Welcome to the Yale Acres Project Update Blog

building demo

Yale Acres is a housing development owned by the Meriden Housing Authority in Meriden CT. These facilities are going to be renovated to provide a more comfortable, modern living situation for low to middle income families in Meriden. Updating the facilities using renewable energy sources and green technology will save money for both residents of Yale Acres and the MHA. AEG Group has been contracted to manage the renewable energy planning and installations. Yale acres will be outfitted with solar photovoltaic for electricity, solar thermal for hot water, and geothermal for HVAC. The goal is to bring Yale Acres as close to a Net Zero scenario as possible. Net zero means combining renewable energy sources so a a building can completely eliminate the cost of energy- and have a $0.00 energy bill.

On this site, you will be able to follow updates from the project, learn about the technologies involved, and get introduced to the companies doing all the work.

In this picture, you can see the model building, which will be the first building to receive installations of Solar, Solar thermal, and geothermal. It has been gutted for renovations, and the project is underway!

2 responses to “Welcome to the Yale Acres Project Update Blog

  1. How’z going to date?

    I can only find less than 50 btuh/ft vertival borehole , 24/7 operation in three to four coldest weeks of a winter heating loading on loops…

    In other words, with a 5 ton compressor in the typical “rated 6 ton unit”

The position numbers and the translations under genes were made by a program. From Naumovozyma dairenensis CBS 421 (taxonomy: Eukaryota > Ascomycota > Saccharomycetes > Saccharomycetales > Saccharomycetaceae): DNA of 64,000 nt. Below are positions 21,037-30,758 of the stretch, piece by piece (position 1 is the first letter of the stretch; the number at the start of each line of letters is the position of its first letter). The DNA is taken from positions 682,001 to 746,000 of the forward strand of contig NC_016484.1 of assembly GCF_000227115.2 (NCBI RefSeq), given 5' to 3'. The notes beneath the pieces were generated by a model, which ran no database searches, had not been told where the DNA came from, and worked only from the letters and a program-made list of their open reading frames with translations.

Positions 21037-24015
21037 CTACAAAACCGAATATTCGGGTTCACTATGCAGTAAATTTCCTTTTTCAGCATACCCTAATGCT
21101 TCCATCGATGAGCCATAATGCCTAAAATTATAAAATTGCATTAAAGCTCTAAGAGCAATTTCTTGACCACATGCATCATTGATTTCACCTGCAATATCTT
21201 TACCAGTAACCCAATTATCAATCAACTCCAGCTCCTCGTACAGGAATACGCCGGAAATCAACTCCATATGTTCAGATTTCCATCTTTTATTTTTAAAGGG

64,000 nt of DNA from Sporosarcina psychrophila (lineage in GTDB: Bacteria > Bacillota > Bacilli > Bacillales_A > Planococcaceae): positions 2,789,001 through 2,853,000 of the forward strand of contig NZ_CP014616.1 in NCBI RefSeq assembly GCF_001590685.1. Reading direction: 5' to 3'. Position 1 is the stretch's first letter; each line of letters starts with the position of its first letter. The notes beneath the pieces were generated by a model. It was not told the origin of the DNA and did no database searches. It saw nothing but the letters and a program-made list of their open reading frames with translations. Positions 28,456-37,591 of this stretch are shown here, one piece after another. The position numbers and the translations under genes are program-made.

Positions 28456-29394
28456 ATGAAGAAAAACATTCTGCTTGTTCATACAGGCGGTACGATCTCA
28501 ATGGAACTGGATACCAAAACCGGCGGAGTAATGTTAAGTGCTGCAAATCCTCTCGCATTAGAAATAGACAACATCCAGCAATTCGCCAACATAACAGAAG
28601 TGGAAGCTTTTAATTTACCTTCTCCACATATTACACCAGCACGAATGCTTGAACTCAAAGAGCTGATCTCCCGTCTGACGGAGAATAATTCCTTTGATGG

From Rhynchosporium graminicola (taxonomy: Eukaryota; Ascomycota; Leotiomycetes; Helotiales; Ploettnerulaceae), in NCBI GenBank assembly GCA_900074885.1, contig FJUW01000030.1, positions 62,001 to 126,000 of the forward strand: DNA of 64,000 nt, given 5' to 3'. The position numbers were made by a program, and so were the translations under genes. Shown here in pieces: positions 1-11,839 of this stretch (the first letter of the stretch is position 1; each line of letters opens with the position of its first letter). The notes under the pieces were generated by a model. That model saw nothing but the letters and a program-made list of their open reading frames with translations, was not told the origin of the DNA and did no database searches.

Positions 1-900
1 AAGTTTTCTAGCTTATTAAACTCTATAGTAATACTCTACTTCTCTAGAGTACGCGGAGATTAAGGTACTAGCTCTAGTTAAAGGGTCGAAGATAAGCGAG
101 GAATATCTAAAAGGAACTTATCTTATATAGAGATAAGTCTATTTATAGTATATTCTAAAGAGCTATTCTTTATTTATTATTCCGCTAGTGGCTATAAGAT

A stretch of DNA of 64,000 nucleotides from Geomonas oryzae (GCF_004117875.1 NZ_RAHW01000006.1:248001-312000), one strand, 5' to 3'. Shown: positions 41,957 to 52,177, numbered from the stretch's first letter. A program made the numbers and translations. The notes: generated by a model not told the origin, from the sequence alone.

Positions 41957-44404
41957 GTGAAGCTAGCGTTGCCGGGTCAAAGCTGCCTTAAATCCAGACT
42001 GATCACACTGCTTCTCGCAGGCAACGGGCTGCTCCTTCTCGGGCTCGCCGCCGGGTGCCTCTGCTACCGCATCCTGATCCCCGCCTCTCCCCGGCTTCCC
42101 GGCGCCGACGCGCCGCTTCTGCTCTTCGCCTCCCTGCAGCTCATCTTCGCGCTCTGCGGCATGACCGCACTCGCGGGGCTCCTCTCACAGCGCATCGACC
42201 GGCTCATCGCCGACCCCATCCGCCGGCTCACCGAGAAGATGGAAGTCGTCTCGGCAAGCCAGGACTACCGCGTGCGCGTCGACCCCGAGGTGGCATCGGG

which absorbs over 48,000 btuh running a few days straight in a seven ton house load (like a 4000+ sqft over basement; NEOhio, average)
    I have to use 1000 ft of vertical borehole (like 6x 166ft or 5x 200ft) totally keeping the loop performance guaranteed over 34 degrees F with 14 to 15 GPM entering the unit on that size system…

    how did you get more btuh out of a cubic foot of standard damp gravel and sand and clay borehole?


    GEOPROS.org GT since 1980, tracked over 1700 systems

    • Several things going on:
      GEX4 has a greater diameter intersecting with the Earth. To put it in a simple vein, think of having a 6” bore with at least five u-bends installed. Additionally, cross talk (thermal pollution) from input to output is pretty severe with conventional u-bend. That adds up to a substantial loss in performance. The GEX4 was specifically designed to reduce that loss. There is more, such as the GEX being designed to press input fluid to the bottom of bore at higher velocity than the building supply side, which gives a much more efficient thermal transfer.

      Ground temp is not close to the fluid temp you are getting back. That’s a good sign the heat exchanger is underperforming.

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